Treatments optimised to advances in skin science are a new-tech trend, reports beauty editor Janetta Mackay.

Close your eyes and wake up with refreshed skin - it's the new beauty promise. It's also sound old wives' advice, given that a decent night's sleep invariably perks up our appearance, but taking the idea of rest and recovery a step further is a new wave of skin products.

We're not talking just rich moisture-boosting night creams here, the likes of which have been around for a century, or even more recent anti-ageing serums promising regenerative wonders, but rather products said to tap into a growing pool of knowledge of when skin is most receptive to repair.

These products may well be intensely hydrating or packed with antioxidants, but what sets them apart is they are designed taking into account new research on the timing of how skin functions. During the day the focus of skincare is on protection, by night it turns to rejuvenation.

The launch last year of the latest version of Estee Lauder's Advanced Night Repair was backgrounded with a wealth of information about "clock genes". These recently identified genes within skin cells help maximise cellular DNA repair based on the body's natural circadian cycle. Over time and with exposure to environmental stresses, they get out of synchronisation, which further slows skin repair and protection processes.


Skincare scientists working for cosmetic companies are increasingly focusing on how to harness this knowledge with timely support, the idea being that the more in sync our cells are the better our natural repair processes will work.

They are looking at the likes of using specific enzymes to bolster skin cells in their fight against external aggressors and the best ways and times to deliver these. And, yes, sleep itself does matter, because a regular pattern and eight hours' worth optimises repair opportunities.

On a simpler level, more products are also being developed specifically appropriate to the time of their application. This ranges from overnight masks for those needing added hydration, to lighter lotions with a mild exfoliating action for those whose skin needs a different form of refreshment.

What this skincare has in common is the belief that night time really is the right time to get your beauty sleep.

La Prairie Skin Caviar Luxe Sleep Mask $440
This silky treatment is formulated to combine the concentration of a mask with the restorative benefits of a night cream. Brush on before bedtime once or more a week and the melting cream will go to work while your skin is in its receptive resting state. Uses caviar extract said to firm and lift along with sunflower seed oil to replenish skin's moisture levels and papaya extract for a gentle exfoliating enzymatic action.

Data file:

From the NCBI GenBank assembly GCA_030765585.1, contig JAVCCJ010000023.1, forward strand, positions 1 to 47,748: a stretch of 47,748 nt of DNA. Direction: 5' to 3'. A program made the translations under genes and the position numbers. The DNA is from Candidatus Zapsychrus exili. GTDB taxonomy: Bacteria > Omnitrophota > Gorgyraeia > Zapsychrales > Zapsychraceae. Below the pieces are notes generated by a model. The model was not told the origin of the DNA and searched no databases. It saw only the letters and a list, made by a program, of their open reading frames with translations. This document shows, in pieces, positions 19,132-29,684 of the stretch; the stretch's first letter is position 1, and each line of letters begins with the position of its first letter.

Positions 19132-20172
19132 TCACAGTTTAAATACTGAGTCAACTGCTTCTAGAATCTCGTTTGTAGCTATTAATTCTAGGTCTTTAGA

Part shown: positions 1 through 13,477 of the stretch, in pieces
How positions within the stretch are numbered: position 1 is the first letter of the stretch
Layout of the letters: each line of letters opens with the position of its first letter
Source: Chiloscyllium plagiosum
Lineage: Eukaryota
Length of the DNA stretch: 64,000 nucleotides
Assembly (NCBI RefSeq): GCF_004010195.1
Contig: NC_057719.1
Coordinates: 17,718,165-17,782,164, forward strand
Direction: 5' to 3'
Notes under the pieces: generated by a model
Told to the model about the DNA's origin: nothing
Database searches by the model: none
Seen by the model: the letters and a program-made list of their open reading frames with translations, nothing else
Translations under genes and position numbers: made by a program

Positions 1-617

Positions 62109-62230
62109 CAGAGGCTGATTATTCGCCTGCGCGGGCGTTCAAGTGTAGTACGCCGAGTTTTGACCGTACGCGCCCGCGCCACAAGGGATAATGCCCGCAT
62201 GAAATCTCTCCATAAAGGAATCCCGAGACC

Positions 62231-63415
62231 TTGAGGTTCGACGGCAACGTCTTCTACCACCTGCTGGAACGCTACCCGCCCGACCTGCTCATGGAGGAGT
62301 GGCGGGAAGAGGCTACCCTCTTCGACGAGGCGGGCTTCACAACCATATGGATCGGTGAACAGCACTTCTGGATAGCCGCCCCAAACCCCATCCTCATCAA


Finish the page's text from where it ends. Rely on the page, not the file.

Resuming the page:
Lancome Absolue Nuit Precious Cells $373
Lush but not heavy cream that supports skin restoration overnight using knowledge gained from skin stem cell research. Tackles the usual signs of ageing for a more radiant and rested looking complexion. Contains Pro-Xylane, a Lancome developed ingredient based on sugar protein that is now in wider use, but not usually in such gold-plated style. It is said to support the cushioning and moisture retention of the extra-cellular matrix and replenishing molecules.

Le Weekend de Chanel $178
Chanel takes the concept of timed skincare a step further with its Le Weekend renewing complex, part of the Essentials resynchronisation trio which also includes reactivating Le Jour and recharging Le Nuit serum-style formulas. With disrupted sleep patterns common, the range has been designed to help put skin back into its ideal cycle and achieve a more even and luminous look.

It can be used routinely, with the change of seasons, or whenever you need a pep up. Le Weekend is a rosewater light leave-on mask with glycolics to provide slow-release exfoliation and hydration. Apply to cleansed skin as a weekly purification at a time when skin can be kept bare.

Estee Lauder Advanced Night Repair Eye $110
Following on from the new generation version of ANR for the face comes this eye gel serum, with the same synchronised recovery complex, but with added ingredients to target signs of ageing around the eye area, including a repair enzyme known to combat so-called Alkylation damage caused by toxins such as smoke and pollution.

This enzyme occurs naturally in the skin, but gets used up, so supplementing it offers the chance to prevent damage becoming irreversible. An anti-irritant blend of antioxidants and hyaluronic acid are also in the mix support the delicate eye area.

Stockists: Selected department stores, plus selected pharmacies. La Prairie exclusive to Smith & Caughey's in Auckland.